Ukraine has used technology to analyze the faces of more than 8,600 dead or captured Russian soldiers since Putin ordered the attack in February, according to a new report. Report By the Washington Post. The scans were used to identify and communicate with the families of 582 people – a complex task that falls to the Ukrainian IT Army, which is made up of volunteers but run by the government. Some death notices even contain pictures of dead soldiers.
Facial Recognition AI US software company in question Clearview AIWhich has been headlined before for the threat Effectively finished We know it anonymously. The company-named app works in tandem with facial scans against social media, digital wallets and a huge database of other websites and mobile apps. These photos are linked to other data, revealing where the target person lived, worked, shopped or traveled, among other things. While Clearview AI is not said to exist for any specific purpose, it is used by hundreds of law enforcement agencies who use the app in numerous (and sometimes disturbing) ways, from assisting in cases of identity theft or child pornography to activist identification. Until. In protest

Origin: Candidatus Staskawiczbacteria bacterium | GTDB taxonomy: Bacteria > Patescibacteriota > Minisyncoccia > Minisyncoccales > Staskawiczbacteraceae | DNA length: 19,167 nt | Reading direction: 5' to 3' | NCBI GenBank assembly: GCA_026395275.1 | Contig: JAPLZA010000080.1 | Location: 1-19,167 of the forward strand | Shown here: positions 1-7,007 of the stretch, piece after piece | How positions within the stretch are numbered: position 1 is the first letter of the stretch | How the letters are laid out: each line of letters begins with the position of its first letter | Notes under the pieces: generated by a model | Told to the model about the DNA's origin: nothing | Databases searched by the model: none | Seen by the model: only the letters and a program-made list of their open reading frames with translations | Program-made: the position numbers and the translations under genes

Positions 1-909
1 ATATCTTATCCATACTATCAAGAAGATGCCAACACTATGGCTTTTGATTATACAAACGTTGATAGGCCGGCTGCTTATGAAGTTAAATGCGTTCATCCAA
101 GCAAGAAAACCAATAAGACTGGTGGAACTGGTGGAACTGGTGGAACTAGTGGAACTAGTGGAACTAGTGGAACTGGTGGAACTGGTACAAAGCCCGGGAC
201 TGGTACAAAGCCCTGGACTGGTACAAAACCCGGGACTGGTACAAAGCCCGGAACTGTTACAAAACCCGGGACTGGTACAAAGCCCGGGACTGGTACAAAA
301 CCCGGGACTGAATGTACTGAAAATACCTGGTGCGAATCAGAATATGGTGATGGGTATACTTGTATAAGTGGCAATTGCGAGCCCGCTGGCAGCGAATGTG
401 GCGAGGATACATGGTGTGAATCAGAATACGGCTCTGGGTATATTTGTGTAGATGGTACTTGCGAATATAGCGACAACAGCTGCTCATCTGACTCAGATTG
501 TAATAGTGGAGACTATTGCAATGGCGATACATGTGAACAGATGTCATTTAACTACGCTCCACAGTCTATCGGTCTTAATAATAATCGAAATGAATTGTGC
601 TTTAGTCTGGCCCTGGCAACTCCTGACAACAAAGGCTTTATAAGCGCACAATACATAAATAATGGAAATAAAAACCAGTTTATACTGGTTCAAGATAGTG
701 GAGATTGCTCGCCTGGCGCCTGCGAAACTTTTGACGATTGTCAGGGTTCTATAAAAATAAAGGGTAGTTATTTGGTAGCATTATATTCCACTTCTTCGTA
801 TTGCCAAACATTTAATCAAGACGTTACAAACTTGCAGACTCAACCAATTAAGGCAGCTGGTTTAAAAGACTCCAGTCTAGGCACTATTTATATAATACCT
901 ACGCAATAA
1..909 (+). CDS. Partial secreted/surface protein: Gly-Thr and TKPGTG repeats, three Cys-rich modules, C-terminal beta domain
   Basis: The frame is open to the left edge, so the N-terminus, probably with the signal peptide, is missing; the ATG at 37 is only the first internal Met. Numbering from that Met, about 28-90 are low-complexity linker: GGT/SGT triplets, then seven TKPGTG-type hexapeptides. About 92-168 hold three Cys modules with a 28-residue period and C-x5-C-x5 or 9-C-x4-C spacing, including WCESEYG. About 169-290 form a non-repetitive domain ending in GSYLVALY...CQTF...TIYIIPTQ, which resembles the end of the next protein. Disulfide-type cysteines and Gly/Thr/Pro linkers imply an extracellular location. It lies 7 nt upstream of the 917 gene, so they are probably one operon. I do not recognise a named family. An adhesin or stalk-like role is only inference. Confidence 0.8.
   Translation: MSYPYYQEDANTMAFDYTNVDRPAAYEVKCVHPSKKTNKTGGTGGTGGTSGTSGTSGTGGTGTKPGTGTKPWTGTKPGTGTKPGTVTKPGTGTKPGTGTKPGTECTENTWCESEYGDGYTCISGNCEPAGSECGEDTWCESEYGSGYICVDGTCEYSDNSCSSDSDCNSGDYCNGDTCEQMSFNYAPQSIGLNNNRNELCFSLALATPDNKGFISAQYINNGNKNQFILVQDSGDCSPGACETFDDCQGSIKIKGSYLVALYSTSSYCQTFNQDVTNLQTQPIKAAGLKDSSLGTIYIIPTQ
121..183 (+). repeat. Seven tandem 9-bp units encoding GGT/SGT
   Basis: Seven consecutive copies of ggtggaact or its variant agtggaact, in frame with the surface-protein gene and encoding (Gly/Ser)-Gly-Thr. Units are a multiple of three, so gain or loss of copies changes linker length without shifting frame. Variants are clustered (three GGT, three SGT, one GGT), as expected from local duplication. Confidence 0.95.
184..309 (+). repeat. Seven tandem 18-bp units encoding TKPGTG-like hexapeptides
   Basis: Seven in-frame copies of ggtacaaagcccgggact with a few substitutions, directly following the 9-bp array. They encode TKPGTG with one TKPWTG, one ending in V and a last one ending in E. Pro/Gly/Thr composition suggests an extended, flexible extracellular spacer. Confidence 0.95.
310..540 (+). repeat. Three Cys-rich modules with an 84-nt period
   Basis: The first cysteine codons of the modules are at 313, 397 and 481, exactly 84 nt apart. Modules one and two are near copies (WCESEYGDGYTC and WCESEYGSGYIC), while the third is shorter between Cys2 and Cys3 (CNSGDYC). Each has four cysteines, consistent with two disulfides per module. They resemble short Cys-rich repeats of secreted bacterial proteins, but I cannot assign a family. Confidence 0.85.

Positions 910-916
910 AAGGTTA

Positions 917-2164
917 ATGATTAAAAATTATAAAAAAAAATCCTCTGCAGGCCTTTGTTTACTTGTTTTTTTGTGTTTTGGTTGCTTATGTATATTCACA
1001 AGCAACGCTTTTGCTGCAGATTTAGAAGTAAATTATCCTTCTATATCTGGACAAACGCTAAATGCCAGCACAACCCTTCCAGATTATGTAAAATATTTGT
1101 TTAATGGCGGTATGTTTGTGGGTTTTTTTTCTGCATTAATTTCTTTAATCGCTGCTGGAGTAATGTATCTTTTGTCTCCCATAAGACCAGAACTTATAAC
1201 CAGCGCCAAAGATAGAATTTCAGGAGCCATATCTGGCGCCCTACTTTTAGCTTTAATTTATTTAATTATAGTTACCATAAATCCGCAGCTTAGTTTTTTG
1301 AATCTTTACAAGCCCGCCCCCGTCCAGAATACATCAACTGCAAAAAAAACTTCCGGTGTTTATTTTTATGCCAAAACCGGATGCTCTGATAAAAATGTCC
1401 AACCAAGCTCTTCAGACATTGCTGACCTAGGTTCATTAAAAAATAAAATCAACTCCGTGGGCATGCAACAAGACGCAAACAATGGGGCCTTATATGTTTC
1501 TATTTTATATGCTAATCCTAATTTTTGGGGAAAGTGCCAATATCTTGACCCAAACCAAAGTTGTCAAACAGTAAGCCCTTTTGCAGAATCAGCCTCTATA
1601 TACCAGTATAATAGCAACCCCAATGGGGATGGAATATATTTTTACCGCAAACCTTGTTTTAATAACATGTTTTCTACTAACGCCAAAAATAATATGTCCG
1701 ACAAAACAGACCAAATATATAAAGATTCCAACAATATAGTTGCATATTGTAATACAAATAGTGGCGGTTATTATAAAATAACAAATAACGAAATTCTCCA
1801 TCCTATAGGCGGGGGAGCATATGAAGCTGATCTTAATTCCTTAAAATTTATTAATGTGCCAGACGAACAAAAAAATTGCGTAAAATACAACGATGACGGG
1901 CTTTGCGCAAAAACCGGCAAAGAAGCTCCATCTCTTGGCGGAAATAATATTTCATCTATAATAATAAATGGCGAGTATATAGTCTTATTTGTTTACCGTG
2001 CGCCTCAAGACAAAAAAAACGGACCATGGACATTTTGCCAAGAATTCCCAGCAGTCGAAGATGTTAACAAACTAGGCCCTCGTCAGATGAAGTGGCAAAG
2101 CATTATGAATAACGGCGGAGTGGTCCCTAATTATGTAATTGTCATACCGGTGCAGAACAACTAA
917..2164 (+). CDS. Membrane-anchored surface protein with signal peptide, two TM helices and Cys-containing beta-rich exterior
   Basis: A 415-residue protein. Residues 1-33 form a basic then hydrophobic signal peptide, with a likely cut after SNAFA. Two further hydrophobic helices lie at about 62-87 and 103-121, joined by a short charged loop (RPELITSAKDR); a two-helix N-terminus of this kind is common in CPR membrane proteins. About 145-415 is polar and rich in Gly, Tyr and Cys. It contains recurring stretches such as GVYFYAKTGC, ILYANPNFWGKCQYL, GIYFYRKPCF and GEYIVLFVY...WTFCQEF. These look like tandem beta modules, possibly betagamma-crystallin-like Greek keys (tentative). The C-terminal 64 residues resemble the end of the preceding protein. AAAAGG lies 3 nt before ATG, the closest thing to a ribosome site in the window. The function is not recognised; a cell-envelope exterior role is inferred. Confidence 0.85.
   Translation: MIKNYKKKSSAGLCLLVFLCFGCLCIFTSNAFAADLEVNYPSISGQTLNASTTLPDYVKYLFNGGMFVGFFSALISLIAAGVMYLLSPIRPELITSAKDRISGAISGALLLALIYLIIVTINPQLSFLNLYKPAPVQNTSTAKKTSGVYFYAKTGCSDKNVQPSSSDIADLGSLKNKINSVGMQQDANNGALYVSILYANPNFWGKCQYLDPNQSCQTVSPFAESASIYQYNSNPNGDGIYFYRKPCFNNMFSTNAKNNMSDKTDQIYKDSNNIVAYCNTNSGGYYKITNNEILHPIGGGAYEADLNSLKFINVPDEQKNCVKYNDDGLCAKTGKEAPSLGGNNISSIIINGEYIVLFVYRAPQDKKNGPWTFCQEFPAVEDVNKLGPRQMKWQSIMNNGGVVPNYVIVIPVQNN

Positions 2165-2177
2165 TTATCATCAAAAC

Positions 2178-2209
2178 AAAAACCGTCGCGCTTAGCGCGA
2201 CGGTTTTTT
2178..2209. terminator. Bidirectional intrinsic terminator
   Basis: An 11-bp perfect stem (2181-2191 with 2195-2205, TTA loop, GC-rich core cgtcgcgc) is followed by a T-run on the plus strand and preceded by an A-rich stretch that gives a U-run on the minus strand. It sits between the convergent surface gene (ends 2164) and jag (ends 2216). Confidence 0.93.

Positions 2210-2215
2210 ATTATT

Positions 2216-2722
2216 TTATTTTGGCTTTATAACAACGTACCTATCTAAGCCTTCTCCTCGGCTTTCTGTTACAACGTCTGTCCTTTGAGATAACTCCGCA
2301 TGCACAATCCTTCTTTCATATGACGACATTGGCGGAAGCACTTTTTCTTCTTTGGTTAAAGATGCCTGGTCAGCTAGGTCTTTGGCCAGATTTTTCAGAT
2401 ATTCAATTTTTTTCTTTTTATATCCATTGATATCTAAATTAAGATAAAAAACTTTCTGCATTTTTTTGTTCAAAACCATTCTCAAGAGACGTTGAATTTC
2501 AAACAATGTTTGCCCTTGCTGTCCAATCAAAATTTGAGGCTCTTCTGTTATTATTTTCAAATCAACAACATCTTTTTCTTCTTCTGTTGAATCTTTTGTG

The use of Clearview AI technology in warfare is new, although it has been possible over the years. Those who have knowledge of the subject seem to be divided as to the value of the loss as a result of the benefits it offers. Some argue that facial recognition-driven death notices prevent Russian citizens from fully acknowledging what is happening in Ukraine, helping to clear the smokescreen. Meanwhile, a surveillance researcher pointed out to the Washington Post that targeting soldiers’ families in such a way could create psychological warfare and set a dangerous precedent for future military conflict. Other experts fear that any misidentification may result in the wrong family being told that their child has died.
Clearview AI CEO Hoan Ton- It clearly claims that there are more advantages than the difficulty of face recognition in wartime (although his defense is not immediately money-motivated, as access to the app granted to Ukraine is apparently free). Ton-That told the Washington Post that the technology could help discourage Russian forces from committing more war crimes because soldiers are at risk of being personally identified. If Russia’s previous war crimes history is anything to go by, word-of-mouth software is unlikely to help.